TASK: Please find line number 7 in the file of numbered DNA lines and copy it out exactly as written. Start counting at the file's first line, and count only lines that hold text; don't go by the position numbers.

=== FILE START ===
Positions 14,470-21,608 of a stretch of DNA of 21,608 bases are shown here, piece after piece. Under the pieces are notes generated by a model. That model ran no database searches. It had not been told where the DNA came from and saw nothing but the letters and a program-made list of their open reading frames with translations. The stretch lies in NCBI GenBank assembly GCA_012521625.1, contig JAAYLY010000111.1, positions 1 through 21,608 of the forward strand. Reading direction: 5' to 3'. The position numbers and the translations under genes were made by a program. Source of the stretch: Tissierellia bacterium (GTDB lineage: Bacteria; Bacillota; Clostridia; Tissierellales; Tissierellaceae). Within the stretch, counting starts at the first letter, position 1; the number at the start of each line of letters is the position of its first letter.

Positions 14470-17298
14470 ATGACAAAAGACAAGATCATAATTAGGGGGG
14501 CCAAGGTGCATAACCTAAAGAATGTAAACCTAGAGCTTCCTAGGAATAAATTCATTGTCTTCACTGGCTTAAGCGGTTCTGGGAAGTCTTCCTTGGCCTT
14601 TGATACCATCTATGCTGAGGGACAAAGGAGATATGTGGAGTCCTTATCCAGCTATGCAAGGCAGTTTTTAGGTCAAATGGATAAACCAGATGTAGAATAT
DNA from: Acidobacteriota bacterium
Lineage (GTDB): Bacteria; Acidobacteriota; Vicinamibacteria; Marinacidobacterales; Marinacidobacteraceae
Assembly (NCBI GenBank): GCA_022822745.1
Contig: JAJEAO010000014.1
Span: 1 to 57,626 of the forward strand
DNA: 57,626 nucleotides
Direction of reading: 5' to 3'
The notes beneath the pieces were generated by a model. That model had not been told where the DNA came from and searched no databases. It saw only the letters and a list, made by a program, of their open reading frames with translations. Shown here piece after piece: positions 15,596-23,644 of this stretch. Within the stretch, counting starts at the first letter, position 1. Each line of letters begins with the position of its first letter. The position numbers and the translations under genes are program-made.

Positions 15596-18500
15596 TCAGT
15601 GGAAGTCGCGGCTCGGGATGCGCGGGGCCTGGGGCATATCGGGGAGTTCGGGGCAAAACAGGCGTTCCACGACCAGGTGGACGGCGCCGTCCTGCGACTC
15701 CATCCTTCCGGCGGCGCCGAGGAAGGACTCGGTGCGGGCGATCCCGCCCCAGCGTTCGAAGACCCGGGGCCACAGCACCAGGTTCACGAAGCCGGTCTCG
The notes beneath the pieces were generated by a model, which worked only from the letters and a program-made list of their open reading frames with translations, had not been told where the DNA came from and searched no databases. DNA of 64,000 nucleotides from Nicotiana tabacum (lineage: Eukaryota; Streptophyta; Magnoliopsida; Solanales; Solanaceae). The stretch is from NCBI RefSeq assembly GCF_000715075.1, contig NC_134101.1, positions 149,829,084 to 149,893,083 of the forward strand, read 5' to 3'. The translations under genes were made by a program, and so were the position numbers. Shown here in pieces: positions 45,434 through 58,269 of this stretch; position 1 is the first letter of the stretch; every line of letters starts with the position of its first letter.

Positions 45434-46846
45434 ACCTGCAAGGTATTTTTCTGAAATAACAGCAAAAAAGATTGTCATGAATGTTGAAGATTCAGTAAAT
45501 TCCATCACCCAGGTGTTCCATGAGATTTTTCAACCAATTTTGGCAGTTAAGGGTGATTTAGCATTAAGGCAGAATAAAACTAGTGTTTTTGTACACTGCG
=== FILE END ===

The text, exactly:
Lineage (GTDB): Bacteria; Acidobacteriota; Vicinamibacteria; Marinacidobacterales; Marinacidobacteraceae